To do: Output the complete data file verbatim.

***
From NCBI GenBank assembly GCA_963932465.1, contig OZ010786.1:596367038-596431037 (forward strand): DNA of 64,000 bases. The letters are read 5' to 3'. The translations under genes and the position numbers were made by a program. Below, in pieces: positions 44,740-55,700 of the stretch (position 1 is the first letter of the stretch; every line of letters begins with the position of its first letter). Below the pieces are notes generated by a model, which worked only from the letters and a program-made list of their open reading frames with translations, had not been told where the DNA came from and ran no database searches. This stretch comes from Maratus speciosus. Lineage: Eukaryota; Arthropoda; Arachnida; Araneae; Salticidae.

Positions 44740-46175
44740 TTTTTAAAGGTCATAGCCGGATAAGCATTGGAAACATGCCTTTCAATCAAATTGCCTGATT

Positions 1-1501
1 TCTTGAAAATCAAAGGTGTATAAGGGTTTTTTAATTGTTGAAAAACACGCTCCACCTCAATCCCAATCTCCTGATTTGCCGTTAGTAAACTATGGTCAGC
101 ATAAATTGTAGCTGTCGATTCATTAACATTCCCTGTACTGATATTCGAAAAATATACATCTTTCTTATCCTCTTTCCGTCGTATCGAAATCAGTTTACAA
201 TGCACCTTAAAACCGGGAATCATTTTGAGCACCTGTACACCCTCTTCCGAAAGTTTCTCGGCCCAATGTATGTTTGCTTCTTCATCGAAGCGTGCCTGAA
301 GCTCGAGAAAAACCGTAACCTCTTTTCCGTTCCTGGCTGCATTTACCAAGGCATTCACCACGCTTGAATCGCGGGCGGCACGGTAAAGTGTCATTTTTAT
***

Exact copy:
From NCBI GenBank assembly GCA_963932465.1, contig OZ010786.1:596367038-596431037 (forward strand): DNA of 64,000 bases. The letters are read 5' to 3'. The translations under genes and the position numbers were made by a program. Below, in pieces: positions 44,740-55,700 of the stretch (position 1 is the first letter of the stretch; every line of letters begins with the position of its first letter). Below the pieces are notes generated by a model, which worked only from the letters and a program-made list of their open reading frames with translations, had not been told where the DNA came from and ran no database searches. This stretch comes from Maratus speciosus. Lineage: Eukaryota; Arthropoda; Arachnida; Araneae; Salticidae.

Positions 44740-46175
44740 TTTTTAAAGGTCATAGCCGGATAAGCATTGGAAACATGCCTTTCAATCAAATTGCCTGATT

Positions 1-1501
1 TCTTGAAAATCAAAGGTGTATAAGGGTTTTTTAATTGTTGAAAAACACGCTCCACCTCAATCCCAATCTCCTGATTTGCCGTTAGTAAACTATGGTCAGC
101 ATAAATTGTAGCTGTCGATTCATTAACATTCCCTGTACTGATATTCGAAAAATATACATCTTTCTTATCCTCTTTCCGTCGTATCGAAATCAGTTTACAA
201 TGCACCTTAAAACCGGGAATCATTTTGAGCACCTGTACACCCTCTTCCGAAAGTTTCTCGGCCCAATGTATGTTTGCTTCTTCATCGAAGCGTGCCTGAA
301 GCTCGAGAAAAACCGTAACCTCTTTTCCGTTCCTGGCTGCATTTACCAAGGCATTCACCACGCTTGAATCGCGGGCGGCACGGTAAAGTGTCATTTTTAT